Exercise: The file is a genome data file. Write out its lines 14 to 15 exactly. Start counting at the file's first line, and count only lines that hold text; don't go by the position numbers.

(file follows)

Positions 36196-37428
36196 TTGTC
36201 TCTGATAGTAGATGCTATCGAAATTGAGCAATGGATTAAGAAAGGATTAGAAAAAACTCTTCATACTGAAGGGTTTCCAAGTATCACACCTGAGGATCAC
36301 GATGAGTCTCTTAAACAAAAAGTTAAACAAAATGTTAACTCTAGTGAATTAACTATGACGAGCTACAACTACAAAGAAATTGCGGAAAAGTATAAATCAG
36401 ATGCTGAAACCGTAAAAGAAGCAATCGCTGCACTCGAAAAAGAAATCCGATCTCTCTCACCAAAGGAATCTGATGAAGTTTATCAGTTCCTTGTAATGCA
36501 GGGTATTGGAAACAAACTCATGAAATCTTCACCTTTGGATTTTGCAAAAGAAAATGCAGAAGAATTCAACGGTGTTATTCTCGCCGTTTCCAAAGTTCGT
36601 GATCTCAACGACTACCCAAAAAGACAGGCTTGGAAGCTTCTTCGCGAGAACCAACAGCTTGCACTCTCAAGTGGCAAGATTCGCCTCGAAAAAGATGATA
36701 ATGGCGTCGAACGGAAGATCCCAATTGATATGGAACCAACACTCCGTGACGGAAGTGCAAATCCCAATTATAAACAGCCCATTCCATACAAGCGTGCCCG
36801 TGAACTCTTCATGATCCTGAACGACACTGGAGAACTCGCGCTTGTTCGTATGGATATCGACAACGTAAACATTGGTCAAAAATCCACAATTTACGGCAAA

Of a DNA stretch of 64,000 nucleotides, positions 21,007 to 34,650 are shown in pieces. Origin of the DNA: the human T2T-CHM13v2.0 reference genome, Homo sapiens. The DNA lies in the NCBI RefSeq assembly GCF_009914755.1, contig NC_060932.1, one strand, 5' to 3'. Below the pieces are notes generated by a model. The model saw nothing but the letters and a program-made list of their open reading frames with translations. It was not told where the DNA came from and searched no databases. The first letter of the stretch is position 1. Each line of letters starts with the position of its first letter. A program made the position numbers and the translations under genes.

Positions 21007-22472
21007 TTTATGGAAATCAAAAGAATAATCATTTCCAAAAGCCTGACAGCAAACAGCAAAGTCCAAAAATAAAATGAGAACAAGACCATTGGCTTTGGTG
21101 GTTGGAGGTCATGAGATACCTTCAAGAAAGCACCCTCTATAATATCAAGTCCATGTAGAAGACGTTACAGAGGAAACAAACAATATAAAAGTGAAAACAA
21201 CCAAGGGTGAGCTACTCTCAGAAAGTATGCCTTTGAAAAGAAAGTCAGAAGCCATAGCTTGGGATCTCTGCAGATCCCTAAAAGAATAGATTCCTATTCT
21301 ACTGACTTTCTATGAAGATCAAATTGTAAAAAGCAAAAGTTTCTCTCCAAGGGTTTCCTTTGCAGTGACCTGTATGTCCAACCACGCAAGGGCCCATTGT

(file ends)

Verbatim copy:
21201 CCAAGGGTGAGCTACTCTCAGAAAGTATGCCTTTGAAAAGAAAGTCAGAAGCCATAGCTTGGGATCTCTGCAGATCCCTAAAAGAATAGATTCCTATTCT
21301 ACTGACTTTCTATGAAGATCAAATTGTAAAAAGCAAAAGTTTCTCTCCAAGGGTTTCCTTTGCAGTGACCTGTATGTCCAACCACGCAAGGGCCCATTGT